How To Be a Better Flirt

by Reid on August 10, 2015

Two happy multiethnic couples with drinks at the barHow can you be better at flirting?

Join Cathy Vartuli from as she asks sex and relationship expert Reid Mihalko from how to improve flirtation skills and connect with more people, and have fun doing it!

The link for Reid’s Speed Flirting Top Ten Tips is:

Follow up video on The Innuendo Game is here:

Cathy:  Hey everyone, I’m Cathy Vartuli and this is Reid Mihalko from Reid, I don’t consider myself a good flirt. What can I do to be a better flirt?

Drink coffee? Does that help? (laughing)

Reid: Mmm hmm.

Cathy:  (laughing) We’re going to scare them away.

Reid:  Oh no… They’re riveted… (sips coffee)

Cathy:  (laughing) So you have an article on speed flirting?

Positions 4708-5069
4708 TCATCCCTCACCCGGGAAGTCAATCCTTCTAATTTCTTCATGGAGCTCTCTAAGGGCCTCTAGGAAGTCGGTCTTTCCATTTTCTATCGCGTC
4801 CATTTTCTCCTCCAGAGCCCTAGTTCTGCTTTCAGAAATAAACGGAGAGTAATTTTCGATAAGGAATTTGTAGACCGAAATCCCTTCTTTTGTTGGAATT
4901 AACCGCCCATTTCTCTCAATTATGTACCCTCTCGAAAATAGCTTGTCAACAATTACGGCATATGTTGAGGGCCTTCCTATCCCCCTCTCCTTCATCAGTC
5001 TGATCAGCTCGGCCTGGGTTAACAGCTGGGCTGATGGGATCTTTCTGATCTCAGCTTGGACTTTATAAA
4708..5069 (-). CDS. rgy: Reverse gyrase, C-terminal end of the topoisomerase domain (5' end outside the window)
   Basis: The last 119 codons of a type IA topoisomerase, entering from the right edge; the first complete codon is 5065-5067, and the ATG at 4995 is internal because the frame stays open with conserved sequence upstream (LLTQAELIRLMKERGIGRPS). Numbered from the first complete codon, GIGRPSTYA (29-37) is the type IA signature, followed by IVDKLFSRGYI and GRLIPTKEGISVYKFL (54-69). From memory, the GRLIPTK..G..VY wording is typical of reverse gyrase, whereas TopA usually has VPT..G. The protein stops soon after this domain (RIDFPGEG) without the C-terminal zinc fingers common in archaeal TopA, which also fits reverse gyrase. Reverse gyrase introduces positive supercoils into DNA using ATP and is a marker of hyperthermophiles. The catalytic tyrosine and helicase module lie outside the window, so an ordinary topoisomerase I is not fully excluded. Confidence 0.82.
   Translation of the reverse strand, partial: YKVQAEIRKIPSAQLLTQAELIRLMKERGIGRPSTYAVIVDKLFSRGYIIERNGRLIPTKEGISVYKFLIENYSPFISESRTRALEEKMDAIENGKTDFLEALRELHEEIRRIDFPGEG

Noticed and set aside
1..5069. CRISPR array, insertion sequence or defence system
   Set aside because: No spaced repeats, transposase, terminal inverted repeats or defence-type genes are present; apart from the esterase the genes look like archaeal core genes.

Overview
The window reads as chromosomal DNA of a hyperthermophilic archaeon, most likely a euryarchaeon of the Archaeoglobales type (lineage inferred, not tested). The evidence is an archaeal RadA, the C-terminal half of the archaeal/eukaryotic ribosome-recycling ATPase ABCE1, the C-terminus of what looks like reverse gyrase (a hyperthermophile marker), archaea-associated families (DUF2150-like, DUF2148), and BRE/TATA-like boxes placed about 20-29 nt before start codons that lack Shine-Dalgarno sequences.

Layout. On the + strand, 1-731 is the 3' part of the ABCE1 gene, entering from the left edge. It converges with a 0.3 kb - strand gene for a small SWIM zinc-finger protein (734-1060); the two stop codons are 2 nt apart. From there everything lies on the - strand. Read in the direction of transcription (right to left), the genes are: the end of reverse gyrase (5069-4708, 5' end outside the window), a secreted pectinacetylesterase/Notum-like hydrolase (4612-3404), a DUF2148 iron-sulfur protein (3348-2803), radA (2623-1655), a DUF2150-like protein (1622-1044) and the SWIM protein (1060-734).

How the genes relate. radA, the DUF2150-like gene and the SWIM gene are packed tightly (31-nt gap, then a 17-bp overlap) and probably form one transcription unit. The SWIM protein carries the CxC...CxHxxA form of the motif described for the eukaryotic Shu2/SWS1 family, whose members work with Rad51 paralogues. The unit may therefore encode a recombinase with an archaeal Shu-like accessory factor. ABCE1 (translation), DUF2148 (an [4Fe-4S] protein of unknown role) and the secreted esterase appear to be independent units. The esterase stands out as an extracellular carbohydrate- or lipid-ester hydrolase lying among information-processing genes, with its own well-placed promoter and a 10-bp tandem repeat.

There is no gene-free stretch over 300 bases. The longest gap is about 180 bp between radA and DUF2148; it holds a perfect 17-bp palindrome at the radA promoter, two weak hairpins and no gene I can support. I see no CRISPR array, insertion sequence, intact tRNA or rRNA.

Reid: Mmm hmm.

Cathy:  Uh-huh. (laughing) You’re so funny.

Reid: Alright, speed flirting! (laughter) Don’t be a jackass like Reid, you’ll have much better luck! (laughter) Ok, speed flirting was a workshop that I created, to just give people permission to be playful and interactive with people and invite them to be playful back.

Cathy:  Mmm hmm.

Reid: So my definition, first off, about flirting is that it’s not this big heavy romantic thing. And it doesn’t have to lead anywhere.

Cathy:  So I don’t have to learn to batt my lashes and look up at you?

Reid:  I mean you can, but I would only use that as a total dork, cheeseball way of flirting.

Cathy:  Yeah, those books have never felt right to me, they always felt very manipulative.

Reid: But body language is a weird fuzzy area to try to get into. And I’m a big geek on clarity of communication.